Nokia lost 1.6% after the Finnish handset maker disclosed another round of job cuts as part of a plan announced last June to slash 10,000 jobs by the end of this year. Miners ended down, but well off session lows, after Rio Tinto said it would book a $14 billion impairment charge, adding that Chief Executive Tom Albanese would be stepping down. Rio Tinto fell 0.5%.
ASIA-PACIFIC STOCK MARKETS
Asian stocks finished mostly lower, with Chinese stocks extending losses ahead of a reading on economic-growth data due Friday.
The recent pick-up in the Chinese economy has helped regional sentiment and brought about a strong rally in Hong Kong. Friday's data will provide investors with an opportunity to see whether the economic recovery is still on track.
China's gross domestic product is expected to rise 7.8% from a year earlier in the final quarter of 2012, up from 7.4% growth in the third quarter, according to the median forecast of 17 economists surveyed by Dow Jones Newswires.
Hong Kong's Hang Seng Index was down 0.4%, while the Shanghai Composite fell 1.1%. The yen started Thursday's session weaker, only to strengthen as the session progressed.
The currency weakened once again after Economy Minister Akira Amari said that although the yen was still in the process of correcting from its recent strength, he added that comments that he made earlier in the week about the potential effects of a strong yen had been misinterpreted.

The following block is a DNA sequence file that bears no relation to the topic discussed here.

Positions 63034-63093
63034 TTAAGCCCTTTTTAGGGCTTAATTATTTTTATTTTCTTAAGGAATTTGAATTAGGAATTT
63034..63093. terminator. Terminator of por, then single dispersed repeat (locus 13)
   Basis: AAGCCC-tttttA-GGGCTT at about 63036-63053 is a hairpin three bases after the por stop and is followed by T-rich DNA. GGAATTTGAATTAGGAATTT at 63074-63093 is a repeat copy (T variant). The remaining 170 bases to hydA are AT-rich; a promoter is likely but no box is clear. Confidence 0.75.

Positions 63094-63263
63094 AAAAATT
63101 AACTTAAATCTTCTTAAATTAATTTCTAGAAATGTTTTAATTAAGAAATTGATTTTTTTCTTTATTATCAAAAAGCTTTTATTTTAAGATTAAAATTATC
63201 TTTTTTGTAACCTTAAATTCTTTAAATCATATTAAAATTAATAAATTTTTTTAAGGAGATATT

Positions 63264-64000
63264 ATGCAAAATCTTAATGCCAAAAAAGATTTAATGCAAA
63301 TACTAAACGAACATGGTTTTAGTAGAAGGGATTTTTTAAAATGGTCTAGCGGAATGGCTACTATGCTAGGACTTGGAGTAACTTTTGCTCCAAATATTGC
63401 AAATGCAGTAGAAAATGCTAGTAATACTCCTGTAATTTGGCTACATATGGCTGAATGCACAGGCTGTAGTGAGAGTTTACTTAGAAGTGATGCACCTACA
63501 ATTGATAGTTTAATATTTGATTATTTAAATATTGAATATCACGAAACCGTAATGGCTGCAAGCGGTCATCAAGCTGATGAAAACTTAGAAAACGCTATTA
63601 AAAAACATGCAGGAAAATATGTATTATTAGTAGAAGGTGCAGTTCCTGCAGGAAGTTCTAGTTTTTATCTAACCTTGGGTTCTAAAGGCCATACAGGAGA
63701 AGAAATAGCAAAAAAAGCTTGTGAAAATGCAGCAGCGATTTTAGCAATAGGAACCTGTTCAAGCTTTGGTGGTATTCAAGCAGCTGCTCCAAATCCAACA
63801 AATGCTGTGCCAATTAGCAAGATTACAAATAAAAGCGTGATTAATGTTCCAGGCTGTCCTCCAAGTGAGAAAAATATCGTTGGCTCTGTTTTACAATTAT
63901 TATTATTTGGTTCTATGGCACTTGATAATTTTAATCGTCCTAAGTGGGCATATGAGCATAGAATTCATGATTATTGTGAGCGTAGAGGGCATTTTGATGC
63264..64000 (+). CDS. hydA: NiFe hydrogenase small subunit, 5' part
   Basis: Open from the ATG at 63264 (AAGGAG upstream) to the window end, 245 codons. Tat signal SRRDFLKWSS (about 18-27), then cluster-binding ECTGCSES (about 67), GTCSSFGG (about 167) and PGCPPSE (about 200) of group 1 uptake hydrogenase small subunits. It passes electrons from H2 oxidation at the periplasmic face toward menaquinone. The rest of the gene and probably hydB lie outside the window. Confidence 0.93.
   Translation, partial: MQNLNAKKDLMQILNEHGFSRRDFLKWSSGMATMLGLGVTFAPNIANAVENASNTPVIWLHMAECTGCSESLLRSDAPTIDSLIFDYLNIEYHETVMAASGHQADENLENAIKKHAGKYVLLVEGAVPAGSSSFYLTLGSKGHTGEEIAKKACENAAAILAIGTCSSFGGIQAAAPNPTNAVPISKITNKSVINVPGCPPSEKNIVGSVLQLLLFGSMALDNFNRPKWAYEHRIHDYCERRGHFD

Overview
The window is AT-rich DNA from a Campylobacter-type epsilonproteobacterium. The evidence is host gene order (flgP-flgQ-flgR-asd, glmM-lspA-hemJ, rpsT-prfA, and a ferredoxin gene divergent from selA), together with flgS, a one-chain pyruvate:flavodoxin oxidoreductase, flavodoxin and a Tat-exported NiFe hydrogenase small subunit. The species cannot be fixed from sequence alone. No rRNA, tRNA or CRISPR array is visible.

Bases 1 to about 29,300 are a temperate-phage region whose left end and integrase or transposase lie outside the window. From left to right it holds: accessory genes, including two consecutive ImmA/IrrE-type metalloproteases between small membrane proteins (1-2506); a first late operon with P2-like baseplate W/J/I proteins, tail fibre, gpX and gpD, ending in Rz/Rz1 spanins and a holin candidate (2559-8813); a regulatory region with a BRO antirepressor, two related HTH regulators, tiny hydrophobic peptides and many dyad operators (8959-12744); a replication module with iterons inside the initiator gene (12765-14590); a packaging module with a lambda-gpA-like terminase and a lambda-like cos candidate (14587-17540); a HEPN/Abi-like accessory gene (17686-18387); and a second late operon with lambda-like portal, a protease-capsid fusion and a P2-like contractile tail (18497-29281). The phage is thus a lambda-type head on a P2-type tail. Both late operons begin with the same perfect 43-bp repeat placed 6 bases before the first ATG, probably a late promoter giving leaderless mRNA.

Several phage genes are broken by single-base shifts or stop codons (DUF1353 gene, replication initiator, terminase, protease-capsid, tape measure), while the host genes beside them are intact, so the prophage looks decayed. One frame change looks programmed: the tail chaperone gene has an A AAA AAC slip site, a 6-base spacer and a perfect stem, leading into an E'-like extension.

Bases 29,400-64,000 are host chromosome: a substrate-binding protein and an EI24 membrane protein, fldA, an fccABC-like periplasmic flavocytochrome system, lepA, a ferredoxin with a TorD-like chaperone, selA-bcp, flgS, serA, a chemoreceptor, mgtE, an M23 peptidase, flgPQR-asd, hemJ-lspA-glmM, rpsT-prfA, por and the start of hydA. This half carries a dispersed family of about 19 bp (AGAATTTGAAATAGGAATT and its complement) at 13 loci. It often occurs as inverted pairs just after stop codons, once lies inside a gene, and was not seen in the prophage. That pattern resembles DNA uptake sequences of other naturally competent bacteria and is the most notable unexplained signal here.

Japan's Nikkei swung between profits and losses as the yen weakened and strengthened, ending the daily little changed, up just 0.1% at 10609.64.
The Bank of Japan's policy meeting next week will be the next major focal point for the yen, as it will give investors a chance to see how much the central bank aligns its policy with the new government's monetary policy goals.
A number of Japanese companies fell after the U.S. Federal Aviation Authority decided to halt flights of the Boeing 787 Dreamliner.
All Nippon Airways was 0.6% lower; while local component makers that supply Boeing with parts for the Dreamliner also declined: carbon fiber maker Toray Industries dropped 2% and battery maker GS Yuasa lost 5%. Sharp Corp. climbed 7.3% after a Nikkei report said the company is in the final stages of talks with Chinese PC maker Lenovo Group over a tie-up in TVs.
Base metals closed higher on the London Metal Exchange Thursday, boosted by positive news on the U.S. economy. At the close, LME three-month copper was up 1.3% at $8,053 a metric ton while zinc saw the biggest rise, up 1.5% at $2,009.50/ton.
Crude-oil futures finished at a four-month high Thursday, keying off supply concerns arising from the takeover of a natural-gas plant in Algeria by Islamist militants and the subsequent deaths of some hostages.
Light, sweet crude for February delivery closed up $1.25, or 1.3%, at $95.49 a barrel on the New York Mercantile Exchange. The contract traded as high as $96.04 a barrel.
A report of better-than-expected housing starts in December and a decline in weekly jobless claims also provided support for oil futures.
Gold climbed to a one-month high as a weak reading on mid-Atlantic manufacturing underlined the view that U.S. growth may not be robust enough for the Federal Reserve to pull back on its accommodative monetary policy. The most actively traded contract, for February delivery, rose $7.60, or 0.5%, to settle at $1,690.80 a troy ounce on the Comex division of the New York Mercantile Exchange, the highest ending price since Dec. 17.